I could barely walk, now I compete in MMA

I could barely walk, now I compete in MMA

I could barely walk, now I compete in MMA

A couple of years ago Chris Hayes found himself at an all-time low. The former Royal
Marine had suffered years of mental health problems and had even attempted to take
his own life. Then a chance encounter with REORG founder Sam Sheriff completely
turned his life around.

“I could barely walk,” Chris said. “I had just come out of hospital after making a pretty
solid attempt at finishing myself off. I was shuffling around in a terrible state, my
bladder was shutting down, I needed to go back into hospital and I just couldn’t see how
the misery would ever end. Then this guy I’d never met before spotted my regimental
tattoo and asked me if I was okay. He had this air about him so I opened up, told him I
was in a really bad place and he just said: ‘Right, what are you doing in 45 minutes?’”

Sam introduced Chris to Stuart McDowell, head instructor at the nearby Premier
Kickboxing academy in Newton Abbot. Chris knew little about the world of martial arts
and could just about tell you that the UFC was “that thing with Conor McGregor” and jiu-
jitsu was “the huggy one”.

Chris “clicked immediately with instructor Stuart, and “that day turned the corner and
never looked back”. Chris is now a total convert, competing in MMA and jiu-jitsu
tournaments as soon as his coaches would allow, and right up until Covid put its foot
down. Despite the difficulties of the last year, he hasn’t allowed the lockdowns to effect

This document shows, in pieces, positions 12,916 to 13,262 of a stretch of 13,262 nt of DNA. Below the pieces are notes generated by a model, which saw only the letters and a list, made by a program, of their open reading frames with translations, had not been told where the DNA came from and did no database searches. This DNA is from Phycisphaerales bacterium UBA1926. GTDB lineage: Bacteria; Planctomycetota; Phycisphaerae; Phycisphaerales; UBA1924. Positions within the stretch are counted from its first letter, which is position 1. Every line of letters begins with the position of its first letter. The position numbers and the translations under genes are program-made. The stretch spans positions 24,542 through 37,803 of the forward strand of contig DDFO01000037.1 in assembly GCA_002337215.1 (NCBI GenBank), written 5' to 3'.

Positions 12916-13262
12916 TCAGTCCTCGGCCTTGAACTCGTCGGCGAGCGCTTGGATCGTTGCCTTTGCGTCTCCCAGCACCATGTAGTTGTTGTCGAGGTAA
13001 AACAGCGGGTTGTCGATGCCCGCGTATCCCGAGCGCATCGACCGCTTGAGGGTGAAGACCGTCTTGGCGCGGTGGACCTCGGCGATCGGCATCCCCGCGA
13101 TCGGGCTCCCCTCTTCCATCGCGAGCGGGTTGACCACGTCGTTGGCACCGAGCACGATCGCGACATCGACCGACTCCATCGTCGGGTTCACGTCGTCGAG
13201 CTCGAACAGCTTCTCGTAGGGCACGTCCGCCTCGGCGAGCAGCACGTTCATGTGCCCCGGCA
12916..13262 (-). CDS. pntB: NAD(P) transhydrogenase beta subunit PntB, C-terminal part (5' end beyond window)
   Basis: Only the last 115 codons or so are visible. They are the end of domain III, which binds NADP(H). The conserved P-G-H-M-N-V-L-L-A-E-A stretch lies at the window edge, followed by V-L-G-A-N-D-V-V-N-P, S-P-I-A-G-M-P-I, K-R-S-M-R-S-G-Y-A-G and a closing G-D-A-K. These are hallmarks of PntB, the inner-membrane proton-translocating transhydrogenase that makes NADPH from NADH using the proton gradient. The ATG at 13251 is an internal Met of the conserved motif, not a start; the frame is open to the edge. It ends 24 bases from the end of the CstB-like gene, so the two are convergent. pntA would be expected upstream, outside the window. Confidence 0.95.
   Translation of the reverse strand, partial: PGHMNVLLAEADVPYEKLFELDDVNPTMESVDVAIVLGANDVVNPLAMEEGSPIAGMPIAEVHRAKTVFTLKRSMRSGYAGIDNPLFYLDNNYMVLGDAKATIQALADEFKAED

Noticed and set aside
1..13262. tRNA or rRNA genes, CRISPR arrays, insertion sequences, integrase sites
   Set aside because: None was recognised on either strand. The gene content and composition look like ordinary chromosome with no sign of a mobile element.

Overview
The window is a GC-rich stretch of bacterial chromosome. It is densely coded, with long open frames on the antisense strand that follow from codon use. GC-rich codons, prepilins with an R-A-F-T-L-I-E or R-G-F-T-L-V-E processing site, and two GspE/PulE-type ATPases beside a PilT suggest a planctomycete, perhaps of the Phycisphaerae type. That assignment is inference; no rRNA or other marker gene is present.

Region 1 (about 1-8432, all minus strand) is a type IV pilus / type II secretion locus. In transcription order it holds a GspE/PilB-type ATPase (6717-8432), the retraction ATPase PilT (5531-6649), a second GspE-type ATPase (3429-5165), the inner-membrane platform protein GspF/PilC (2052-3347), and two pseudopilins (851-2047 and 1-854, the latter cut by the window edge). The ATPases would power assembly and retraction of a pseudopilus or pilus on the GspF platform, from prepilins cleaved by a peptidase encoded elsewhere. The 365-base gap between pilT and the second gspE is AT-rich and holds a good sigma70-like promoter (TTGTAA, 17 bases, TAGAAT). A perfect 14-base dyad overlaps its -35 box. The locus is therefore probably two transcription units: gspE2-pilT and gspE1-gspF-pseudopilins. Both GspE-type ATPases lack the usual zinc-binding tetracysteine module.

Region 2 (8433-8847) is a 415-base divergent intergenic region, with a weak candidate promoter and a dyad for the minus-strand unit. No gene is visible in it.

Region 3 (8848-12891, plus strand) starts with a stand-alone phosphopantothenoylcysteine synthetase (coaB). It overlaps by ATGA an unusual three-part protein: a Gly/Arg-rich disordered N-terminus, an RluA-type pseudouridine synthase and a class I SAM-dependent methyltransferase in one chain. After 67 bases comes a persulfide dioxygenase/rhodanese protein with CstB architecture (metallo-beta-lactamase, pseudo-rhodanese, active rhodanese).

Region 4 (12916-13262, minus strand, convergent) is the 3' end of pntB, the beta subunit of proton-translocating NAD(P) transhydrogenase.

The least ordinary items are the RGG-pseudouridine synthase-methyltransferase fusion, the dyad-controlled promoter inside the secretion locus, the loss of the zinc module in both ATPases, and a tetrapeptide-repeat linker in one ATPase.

his dedication.

“Like everyone else I got sucked into the initial panic then just realised we had to get on
with it. My coach Stuart was pretty good at keeping everyone training and I make sure
there is no quitting, whether that means learning from YouTube, or doing solo drills,
anything to keep going until the gyms open again.”

Chris is now 32 and works as a welder and fabricator. Prior to starting martial arts he
had put on a lot of weight, adding to his health issues, and he is now proud of his lean
80kg fighting weight.

“I can’t overstate how much Sam has helped me and how much REORG has done for me.
REORG has been like another brotherhood for me. The fact that Sam is there looking out
for me is incredible. I know if I’ve had a bad day I know I can text Sam and he has always
got my back. I don’t want to sound soft, but Sam saved my life, 100 per cent. I am
welling up when I say this but I can honestly say that if I hadn’t met him that day, I don’t
know what would have happened.”

“By no means are all my problems in the past. I still talk to my therapist every week. But
I no longer take any medication – I took antidepressants for years and they blunt you
and confuse you, that stuff dopes you out. Training is a much better way of dealing with
your problems. It isn’t always easy, dragging yourself out of bed into the cold to go and
do martial arts, but it is always worth it. The momentary pain is always a price worth
paying, and the rewards are limitless.”